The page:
Frank Bruni in The New York Times on Barack Obama's gay marriage calculation Days after Vice President Biden "kind of, sort of, probably came out in favor of same-sex marriage" and Education Secretary Arne Duncan offered a more solid endorsement, Bruni weighs in on Barack Obama's tenuous position on the issue, finding it politically pragmatic but sadly uninspired. "[P]art of what it says is that Obama — no matter how much he romanticizes himself or some voters still romanticize him — plays a cautious game, letting others test the waters while he hugs the shore. It's smart politics. But it's hardly audacious, and not so inspiring."

Noah Feldman in Bloomberg View on the Khalid Sheikh Mohammed trial The arraignment of Khalid Sheikh Mohammed at Guantanamo Bay presented the difficulties the government will face giving the proceedings an air of legitimacy. "U.S. military commissions do not have a stellar history of producing legitimate-looking outcomes," writes Feldman. "The fundamental problem for a military commission is that no one expects the soldiers of a state to acquit enemies of that state accused with breaking the laws of war. Once the outcome is no longer in doubt, there is every reason for the defendants to try to make a mockery of the proceedings." He offers the Nuremberg Trials as a lonely counter-example, but notes that this month's proceedings don't look like they'll be remembered as well.

William McGurn in The Wall Street Journal on Chen Guangcheng's bad timing Chen Guangcheng's escape and the ensuing diplomatic wrangling came at an inconvenient time for the two nations, who were set to meet in Beijing shortly afterward. Secretary of State Hillary Clinton noted that the affair wouldn't interrupt negotiations on other important matters. "That's where dissidents like Mr. Chen come in. They remind us of something we can forget in our enthusiasm to negotiate: We do well to be skeptical" of China's regime. McGurn writes that Chen reminded us that the Chinese are prone to embarrassment so long as their people still view the American embassy as the safest place in their capital city. "The contribution of dissidents is precisely their inconvenience, the way they illuminate truths we might rather gloss over, the way they force us to hold fast to our ideals."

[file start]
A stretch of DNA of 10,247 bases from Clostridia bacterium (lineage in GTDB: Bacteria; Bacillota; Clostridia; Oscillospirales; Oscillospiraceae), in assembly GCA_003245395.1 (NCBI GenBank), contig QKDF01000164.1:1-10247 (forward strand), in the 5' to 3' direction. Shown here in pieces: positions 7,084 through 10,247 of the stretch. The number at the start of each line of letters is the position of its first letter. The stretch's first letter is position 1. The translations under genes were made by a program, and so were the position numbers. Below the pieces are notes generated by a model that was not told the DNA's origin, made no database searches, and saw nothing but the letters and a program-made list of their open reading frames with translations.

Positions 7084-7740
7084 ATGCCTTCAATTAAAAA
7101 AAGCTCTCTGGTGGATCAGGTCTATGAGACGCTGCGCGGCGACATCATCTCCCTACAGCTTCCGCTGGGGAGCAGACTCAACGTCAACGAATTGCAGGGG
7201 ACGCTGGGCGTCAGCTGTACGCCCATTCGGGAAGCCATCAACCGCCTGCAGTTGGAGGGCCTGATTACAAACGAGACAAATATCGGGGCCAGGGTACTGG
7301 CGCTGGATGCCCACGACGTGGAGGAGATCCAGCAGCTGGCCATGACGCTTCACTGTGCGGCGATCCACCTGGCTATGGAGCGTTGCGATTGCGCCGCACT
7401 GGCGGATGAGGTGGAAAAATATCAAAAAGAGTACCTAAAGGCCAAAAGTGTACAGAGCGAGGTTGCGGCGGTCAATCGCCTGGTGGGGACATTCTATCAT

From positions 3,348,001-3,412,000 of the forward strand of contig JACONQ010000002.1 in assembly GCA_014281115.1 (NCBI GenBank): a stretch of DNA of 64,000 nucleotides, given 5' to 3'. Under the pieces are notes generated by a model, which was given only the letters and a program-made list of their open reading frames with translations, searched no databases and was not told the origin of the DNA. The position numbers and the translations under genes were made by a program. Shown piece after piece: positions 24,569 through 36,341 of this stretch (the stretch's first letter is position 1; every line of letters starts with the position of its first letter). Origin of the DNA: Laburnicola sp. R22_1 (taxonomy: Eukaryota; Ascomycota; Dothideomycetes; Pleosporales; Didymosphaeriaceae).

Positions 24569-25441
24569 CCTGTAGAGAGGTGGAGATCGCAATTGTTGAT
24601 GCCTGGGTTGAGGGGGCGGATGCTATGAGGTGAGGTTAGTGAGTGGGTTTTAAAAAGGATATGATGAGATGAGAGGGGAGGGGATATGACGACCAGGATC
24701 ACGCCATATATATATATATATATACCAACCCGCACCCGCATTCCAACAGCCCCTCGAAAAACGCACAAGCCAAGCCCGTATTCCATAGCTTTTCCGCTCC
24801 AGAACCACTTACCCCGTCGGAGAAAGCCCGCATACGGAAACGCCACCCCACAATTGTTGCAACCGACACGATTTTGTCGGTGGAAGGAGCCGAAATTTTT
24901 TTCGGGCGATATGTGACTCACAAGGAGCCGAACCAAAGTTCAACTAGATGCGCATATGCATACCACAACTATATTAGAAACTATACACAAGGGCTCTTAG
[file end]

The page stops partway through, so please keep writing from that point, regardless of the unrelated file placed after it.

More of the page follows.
Joanna Weiss in The Boston Globe on the condescending 'Life of Julia' The Obama campaign last week debuted their infographic depicting "The Life of Julia," a fictional woman whose life and the impact of Obama's pro-woman policies upon it, were documented from birth to old age. "Conservatives, naturally, have railed against Julia's 'cradle-to-grave government dependence,'" writes Weiss. "But the recoil against Julia isn't a matter of ideology: You don't have to be hiding under the bedcovers, quivering in fear of European-style socialism, to know that life can't be reduced to a series of events loosely bound to government policy." Weiss notes that finding a representative "every woman" can be enticing to campaigns, but rallying women around an infographic seemed "condescending." "Women are perfectly capable of projecting policy implications onto their own lives."

Sally Satel in Bloomberg View on Facebook's organ donor initiative Last week, Facebook debuted a feature that allows users to publicly sign up as organ donors. In a country where too many die waiting for a transplant, the feature is welcome, writes Satel, but demographics also show that the country needs more living kidney donors to meet the demand, so she proposes that Facebook take their initiative a step further. "Next, perhaps the social-media giant can add another status question that allows people to 'like' the idea of rewarding people who are willing to give a kidney and save more lives -- and tell their friends."